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11/15/09 08:51 pm - Why there is no general IMonad interface in the .NET framework

In Haskell the Monad typeclass is defined as

class Monad m where
  (>>=) :: m a -> (a -> m b) -> m b
  return :: a -> m a

It's tricky to translate this directly to a C# interface because you need to be able to reference the specific implementing subtype ("m a" or ISpecificMonad<a>) within the definition of the general IMonad interface. OK, instead of trying to have (for example) IEnumerable<T> implement IMonad<T>directly, we'll try factoring the IMonad implementation out into a separate object which can be passed, along with the specific monad type instance, to whatever needs to treat it as a monad (this is "dictionary-passing style"). This will be IMonad<TMonad> and TMonad here will be not the T in IEnumerable<T>, but IEnumerable<T> itself. But wait -- this can't work either, because the signature of Return<T> for example has to get us from any type T to a TMonad<T>, for any TMonad<>. IMonad would have to be defined as something like

interface IMonad<TMonad<>> {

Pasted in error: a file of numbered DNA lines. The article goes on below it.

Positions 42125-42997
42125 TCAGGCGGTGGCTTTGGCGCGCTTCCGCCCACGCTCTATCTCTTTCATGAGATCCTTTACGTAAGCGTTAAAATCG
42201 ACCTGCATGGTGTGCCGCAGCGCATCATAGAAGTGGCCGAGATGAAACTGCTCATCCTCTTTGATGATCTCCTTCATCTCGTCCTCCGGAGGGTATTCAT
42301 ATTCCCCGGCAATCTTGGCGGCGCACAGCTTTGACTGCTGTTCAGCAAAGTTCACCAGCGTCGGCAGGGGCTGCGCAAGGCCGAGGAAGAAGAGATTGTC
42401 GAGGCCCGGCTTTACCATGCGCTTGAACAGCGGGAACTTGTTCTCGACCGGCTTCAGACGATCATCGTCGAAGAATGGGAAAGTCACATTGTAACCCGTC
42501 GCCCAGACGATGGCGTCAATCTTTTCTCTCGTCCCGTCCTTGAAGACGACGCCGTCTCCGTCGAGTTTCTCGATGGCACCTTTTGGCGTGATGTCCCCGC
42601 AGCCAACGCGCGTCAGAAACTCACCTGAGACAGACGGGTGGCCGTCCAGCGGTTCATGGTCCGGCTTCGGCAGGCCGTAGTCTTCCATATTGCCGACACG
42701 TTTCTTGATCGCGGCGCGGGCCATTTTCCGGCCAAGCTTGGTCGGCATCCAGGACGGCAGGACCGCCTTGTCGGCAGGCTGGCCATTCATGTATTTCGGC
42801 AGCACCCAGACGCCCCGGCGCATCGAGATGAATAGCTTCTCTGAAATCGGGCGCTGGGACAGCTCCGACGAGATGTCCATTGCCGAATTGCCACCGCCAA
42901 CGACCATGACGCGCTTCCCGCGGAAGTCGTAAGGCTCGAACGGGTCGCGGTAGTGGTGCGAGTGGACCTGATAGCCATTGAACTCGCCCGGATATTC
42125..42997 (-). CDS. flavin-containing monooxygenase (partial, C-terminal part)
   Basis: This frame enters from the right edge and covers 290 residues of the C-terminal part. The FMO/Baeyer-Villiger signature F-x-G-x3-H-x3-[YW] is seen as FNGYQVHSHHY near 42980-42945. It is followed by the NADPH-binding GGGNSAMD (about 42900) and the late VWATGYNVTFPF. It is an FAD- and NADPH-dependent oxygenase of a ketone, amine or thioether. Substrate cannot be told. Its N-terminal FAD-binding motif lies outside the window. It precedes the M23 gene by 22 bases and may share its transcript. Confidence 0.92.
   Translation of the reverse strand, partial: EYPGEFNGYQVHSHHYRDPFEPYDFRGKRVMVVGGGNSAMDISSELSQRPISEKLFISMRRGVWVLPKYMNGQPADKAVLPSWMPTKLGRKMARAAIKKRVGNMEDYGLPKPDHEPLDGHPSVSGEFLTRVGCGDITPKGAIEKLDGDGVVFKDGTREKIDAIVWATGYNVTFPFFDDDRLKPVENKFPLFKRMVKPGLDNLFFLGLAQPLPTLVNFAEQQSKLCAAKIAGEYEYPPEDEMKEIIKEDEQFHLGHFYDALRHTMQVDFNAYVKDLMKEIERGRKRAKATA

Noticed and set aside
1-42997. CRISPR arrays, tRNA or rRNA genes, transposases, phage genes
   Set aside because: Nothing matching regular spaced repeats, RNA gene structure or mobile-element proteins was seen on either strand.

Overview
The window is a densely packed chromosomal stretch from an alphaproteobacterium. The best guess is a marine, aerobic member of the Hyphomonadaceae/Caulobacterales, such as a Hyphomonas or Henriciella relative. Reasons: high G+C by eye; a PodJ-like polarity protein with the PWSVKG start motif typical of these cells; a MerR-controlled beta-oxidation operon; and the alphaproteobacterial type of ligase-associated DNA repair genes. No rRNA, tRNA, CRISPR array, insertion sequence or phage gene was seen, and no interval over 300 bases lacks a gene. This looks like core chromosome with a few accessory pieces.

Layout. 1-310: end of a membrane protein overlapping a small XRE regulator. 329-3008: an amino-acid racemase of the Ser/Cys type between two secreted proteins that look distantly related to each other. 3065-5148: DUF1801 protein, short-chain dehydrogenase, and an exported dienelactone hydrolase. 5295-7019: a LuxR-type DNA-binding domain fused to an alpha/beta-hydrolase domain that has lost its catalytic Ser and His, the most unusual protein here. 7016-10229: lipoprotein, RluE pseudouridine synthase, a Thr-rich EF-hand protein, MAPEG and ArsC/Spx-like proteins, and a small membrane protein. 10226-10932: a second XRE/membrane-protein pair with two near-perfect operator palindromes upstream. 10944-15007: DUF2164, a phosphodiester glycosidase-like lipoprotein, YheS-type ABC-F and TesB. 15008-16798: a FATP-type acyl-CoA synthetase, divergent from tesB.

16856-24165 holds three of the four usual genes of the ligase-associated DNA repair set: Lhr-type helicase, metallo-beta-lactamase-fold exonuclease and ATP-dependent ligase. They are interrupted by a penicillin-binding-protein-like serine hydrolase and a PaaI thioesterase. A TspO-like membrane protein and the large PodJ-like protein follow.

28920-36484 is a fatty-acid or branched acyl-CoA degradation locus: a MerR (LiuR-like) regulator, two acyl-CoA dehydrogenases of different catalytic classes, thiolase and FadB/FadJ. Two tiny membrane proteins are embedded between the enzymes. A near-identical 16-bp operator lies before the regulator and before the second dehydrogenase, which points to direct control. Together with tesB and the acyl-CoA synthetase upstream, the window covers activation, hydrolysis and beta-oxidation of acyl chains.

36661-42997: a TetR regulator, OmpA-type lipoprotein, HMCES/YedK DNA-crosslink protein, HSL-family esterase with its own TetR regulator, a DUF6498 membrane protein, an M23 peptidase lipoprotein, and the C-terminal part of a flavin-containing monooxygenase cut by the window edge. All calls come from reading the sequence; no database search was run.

TMonad<T> Unit<T>(T x);
    TMonad<U> SelectMany<T, U>(TMonad<T> x, Func<T, TMonad<U>> f);

using a hypothetical C# feature that would allow us to use type constructors (like TMonad<>) as generic type parameters. But of course C# does not have this feature (higher-kinded polymorphism). You can reify type constructors at runtime (typeof(IEnumerable<>)) but can't refer to them in type signatures without giving them parameters. So besides the -100 points thing, implementing this "properly" would require not just adding another ordinary interface definition, but deep additions to the type system.

That's why the ability to have query comprehensions over your own types is kind of hacked on (they just "magically" work if the right magic method names with the right signatures are there) instead of using the interface mechanism etc.

Technorati Tags: monads,c#,.net,programming

4/19/09 06:39 am - 100%

I’m ready for an extended episode of controlled mania.  I’m going to push everything to or past its tolerance and I’m not afraid of breakage.

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